FIG. 1 is a side view of a device of this invention.
FIG. 2 is an end view of the device of FIG. 1.
FIG. 3 is a cross-sectional side view of the device of FIG. 1 through the lines 2--2 wherein the device is filled with liquid.
FIG. 4 is a cross-sectional side view of a device similar to that shown in FIG. 1 through lines 2--2, except that this device shows the use of a guide rod.
FIG. 5 is a cross-sectional view of the device of FIG. 1 in which the piston has been replaced with a flexible diaphragm.
FIG. 6 is a cross-sectional view of a device as of FIG. 1 but in which the piston has been replaced with a flexible diaphragm, and the flexible diaphragm has been displaced to near the center of the device.
FIG. 7 is a cross-sectional view of a simple flexible bag and flexible diaphragm in combination to provide another embodiment of a device of this invention.
FIG. 8 is a cross-sectional view of the device as of FIG. 1 but wherein there are present several diaphragms and a valve arrangement.
FIG. 9 is a cross-sectional view of another embodiment hereof, with parallel diaphragms and discharge chambers.
FIG. 10 is a cross-sectional view of another embodiment hereof, having discharge and collection bags to form a diaphragm.
FIG. 11 is a cross-sectional view of another embodiment hereof, having a plurality of discharge bags.
The invention may be further illustrated by the following detail, which may be taken in view of the drawings. The same is intended to be illustrative, and not necessarily limiting, in nature.
With regard to the drawings and with particular reference to FIGS. 1, 2, and 3, there is shown a plan view of a device 1 of this invention wherein there is shown a closed housing 2 having an outlet end 3 with an outlet port 4 extending therefrom, said port 4 having an open communication between it and the interior of the outlet end 3 of the housing 2. With reference to FIG. 3, it can be observed that the closed housing 2 has an interior wall 5 which will be discussed in detail infra.
There is also shown in FIG. 3, a rigid, freely moving piston 6. The piston 6 may have an outer circular flexible seal 7 which has essentially a leakproof contact with the interior wall 5 of the housing 2. The piston 6 need not, however, be circular in cross-section as from its top as shown in FIG. 2, but may be elliptical, triangular, square, rectangular, trapezoidal, pentagonal, hexagonal, irregular, and so forth, in cross-section from its top, provided the housing 2 corresponds in shape thereto or to piston sealing rings, as well known in the art. Nevertheless, a circular piston 6 is commonly employed.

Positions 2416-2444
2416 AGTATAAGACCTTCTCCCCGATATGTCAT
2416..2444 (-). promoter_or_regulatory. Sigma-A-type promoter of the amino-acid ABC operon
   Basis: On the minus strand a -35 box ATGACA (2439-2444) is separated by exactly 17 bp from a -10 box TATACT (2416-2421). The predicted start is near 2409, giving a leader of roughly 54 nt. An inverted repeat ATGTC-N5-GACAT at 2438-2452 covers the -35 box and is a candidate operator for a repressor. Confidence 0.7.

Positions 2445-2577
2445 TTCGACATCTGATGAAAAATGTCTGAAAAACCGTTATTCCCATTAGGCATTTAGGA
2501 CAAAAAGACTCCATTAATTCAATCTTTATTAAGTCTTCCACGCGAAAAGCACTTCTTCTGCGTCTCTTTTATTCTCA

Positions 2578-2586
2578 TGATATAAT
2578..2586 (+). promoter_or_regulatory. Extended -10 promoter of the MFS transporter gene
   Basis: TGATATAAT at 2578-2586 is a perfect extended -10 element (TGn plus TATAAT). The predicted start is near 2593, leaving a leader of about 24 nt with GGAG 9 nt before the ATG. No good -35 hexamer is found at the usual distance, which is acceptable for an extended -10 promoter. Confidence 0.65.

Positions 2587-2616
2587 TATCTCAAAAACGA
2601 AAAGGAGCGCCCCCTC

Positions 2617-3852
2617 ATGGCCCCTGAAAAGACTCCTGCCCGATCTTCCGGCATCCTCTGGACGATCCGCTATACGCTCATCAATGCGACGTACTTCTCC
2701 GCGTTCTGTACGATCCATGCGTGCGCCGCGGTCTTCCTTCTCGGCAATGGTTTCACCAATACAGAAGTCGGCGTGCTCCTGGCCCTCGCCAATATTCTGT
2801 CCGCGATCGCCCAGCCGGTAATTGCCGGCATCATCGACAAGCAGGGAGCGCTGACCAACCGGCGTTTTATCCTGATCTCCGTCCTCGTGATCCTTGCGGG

On one end of the housing 2, opposite the outlet end 3, there is an inlet end 8 with an inlet port 9 extending therefrom. This inlet port 9 has an open communication between it and the interior of the inlet end 8, but not the outlet end 3, of the housing 2.
In practice, liquids are used in the device 1 for precise replacement of liquids in a mechanism before, during, or after operation of a mechanism. Thus, the liquids used in the device can be oils, or oils and oil additives, or just the additives themselves. The device 1, during its manufacture, has the piston 6 retracted tightly down against the inlet wall 8 and volume of the housing 2 that remains, is filled with the desired liquid to be dispensed. Thereafter, the housing 2 is capped at the outlet end 3; the outlet port 4 is temporarily plugged, and the device 1 is ready for use. Since the invention in operation uses the volume of liquid to be replaced to measure the amount of liquid replacing the former, the device is introduced into the system, such an engine oil line, and, during operation of the engine, the liquid being pumped from the engine into the housing forces the liquid already filling the container to flow back to the engine. Thus, there is no gain or loss on the liquid in the engine from this operation. And so, the precise replacement of liquid can be in an entry liquid to exit liquid ratio of 1:1.